Sony helps and encourages developers to install Linux on their phones

 

It's no secret that Sony has been in the news a lot lately. From the PSN downtime, with the identity theft issue that comes with it, to the numerous court cases launched to try and quell the PS3 hacking Scene.

It may come as a surprise to many, then, that Sony's mobile smartphone division has taken an almost polar-opposite approach - they're actively encouraging developers to create, modify and install customised Linux kernels into their latest lineup of phones, including the Xperia Play, the device that was once known as "The Playstation Phone".

When Sony originally released their Xperia line of Android phones, many people were disappointed at how locked down the devices were. Many people consider Android's flexibility one of its best features, yet it's difficult if not impossible to install a customized OS if the phone's bootloader is locked down. This was particularly noticeable on Sony's phones as they were slow to roll out newer Android OS versions, leaving many users on Android 1.6 while different manufacturers happily rolled out 2.1 and even 2.2. Many users were annoyed at the lack of updates, but also at the inability to install an unofficial Android ROM.

Sony took a lot of this criticism on board and announced that their 2011 range of phones, such as the Xperia Arc and the Xperia Play, would have the ability to have their bootloaders unlocked. Before the phones were even in stores, Sony launched a dedicated site for unlocking your phone.

However, Sony has now gone a step further and given detailed instructions on how to create your own customized Linux kernel for the devices. The blog goes into great detail on how to build, assemble and flash a kernel using the source that Sony legally has to provide, thanks to the GPL license that the Linux kernels falls under. Customized Kernels are par for the course in the Android world. They're often used to extend the features and functionality of the device, such as allowing it to support additional file systems, improve the camera, increase battery life, and allow for overclocking, among many other things.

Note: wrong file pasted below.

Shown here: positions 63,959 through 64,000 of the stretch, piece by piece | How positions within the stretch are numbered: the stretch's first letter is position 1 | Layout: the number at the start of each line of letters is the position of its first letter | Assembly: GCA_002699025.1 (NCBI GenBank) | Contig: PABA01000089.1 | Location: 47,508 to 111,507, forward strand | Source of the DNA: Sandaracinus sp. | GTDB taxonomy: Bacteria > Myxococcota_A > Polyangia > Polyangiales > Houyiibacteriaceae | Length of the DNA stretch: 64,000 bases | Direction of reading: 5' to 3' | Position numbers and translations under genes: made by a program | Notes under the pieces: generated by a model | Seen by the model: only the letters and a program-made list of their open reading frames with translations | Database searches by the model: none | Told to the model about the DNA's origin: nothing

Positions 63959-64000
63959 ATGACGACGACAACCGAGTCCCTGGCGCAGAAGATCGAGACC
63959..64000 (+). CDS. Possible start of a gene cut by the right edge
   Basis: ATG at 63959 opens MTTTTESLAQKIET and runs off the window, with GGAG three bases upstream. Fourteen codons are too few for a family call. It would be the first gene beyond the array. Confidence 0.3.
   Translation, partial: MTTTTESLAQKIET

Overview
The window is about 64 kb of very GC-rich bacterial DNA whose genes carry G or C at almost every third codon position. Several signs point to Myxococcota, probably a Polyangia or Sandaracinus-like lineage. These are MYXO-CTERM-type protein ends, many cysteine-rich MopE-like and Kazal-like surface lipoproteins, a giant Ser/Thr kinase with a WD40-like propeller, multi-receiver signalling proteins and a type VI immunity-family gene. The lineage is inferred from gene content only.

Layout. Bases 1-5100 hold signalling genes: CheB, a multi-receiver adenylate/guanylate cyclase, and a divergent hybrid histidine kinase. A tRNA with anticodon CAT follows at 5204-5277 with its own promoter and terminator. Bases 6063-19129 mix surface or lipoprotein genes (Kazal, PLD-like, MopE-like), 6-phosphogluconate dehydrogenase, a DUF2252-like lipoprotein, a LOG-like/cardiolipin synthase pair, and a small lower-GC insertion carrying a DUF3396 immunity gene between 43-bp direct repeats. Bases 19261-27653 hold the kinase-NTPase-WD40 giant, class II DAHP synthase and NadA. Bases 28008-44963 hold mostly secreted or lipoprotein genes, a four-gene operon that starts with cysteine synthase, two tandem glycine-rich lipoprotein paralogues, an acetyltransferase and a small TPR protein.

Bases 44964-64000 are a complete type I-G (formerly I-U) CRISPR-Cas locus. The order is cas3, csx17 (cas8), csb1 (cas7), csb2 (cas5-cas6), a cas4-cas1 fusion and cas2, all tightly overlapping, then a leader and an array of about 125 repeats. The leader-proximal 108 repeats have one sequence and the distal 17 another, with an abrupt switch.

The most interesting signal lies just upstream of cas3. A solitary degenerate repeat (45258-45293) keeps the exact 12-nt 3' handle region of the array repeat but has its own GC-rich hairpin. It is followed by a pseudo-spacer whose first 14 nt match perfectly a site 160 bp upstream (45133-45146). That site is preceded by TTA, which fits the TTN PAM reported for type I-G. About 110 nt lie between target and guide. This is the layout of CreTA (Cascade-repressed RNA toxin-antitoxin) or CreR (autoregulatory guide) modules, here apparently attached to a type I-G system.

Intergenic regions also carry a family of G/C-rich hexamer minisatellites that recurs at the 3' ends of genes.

It isn't for the feint of heart, though and the blog does repeatedly state that doing anything of the sort could void your warranty, nor do Sony Ericsson promise any kind of support, however they have promised to monitor the community and help out where they can:

Sony Ericsson does not guarantee any support on this, but we will monitor the Building the Linux kernel for Xperia phones thread on the XDA Developers forum. However, we cannot guarantee an answer for every question asked in this forum.

This is a significant step forward for Sony, who appear to have made a complete 180 degree turn when it comes to their mobile devices. It also means that Sony is one of the most developer-friendly handset manufacturers out there, arguably making their phones as developer-friendly as Google's own-brand devices, if not more.

George Hotz once bragged that he would be the first to "hack" the Xperia play, but it seems Sony themselves beat him to the punch by opening the device up to everyone.

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28 Comments

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It's Sony-Ericsson stupid.

And even if it may not be Sonys style maybe Ericsson got something to say about it to?

I'm quite confident Ericsson was the larger of the phone players back when they joined each-other.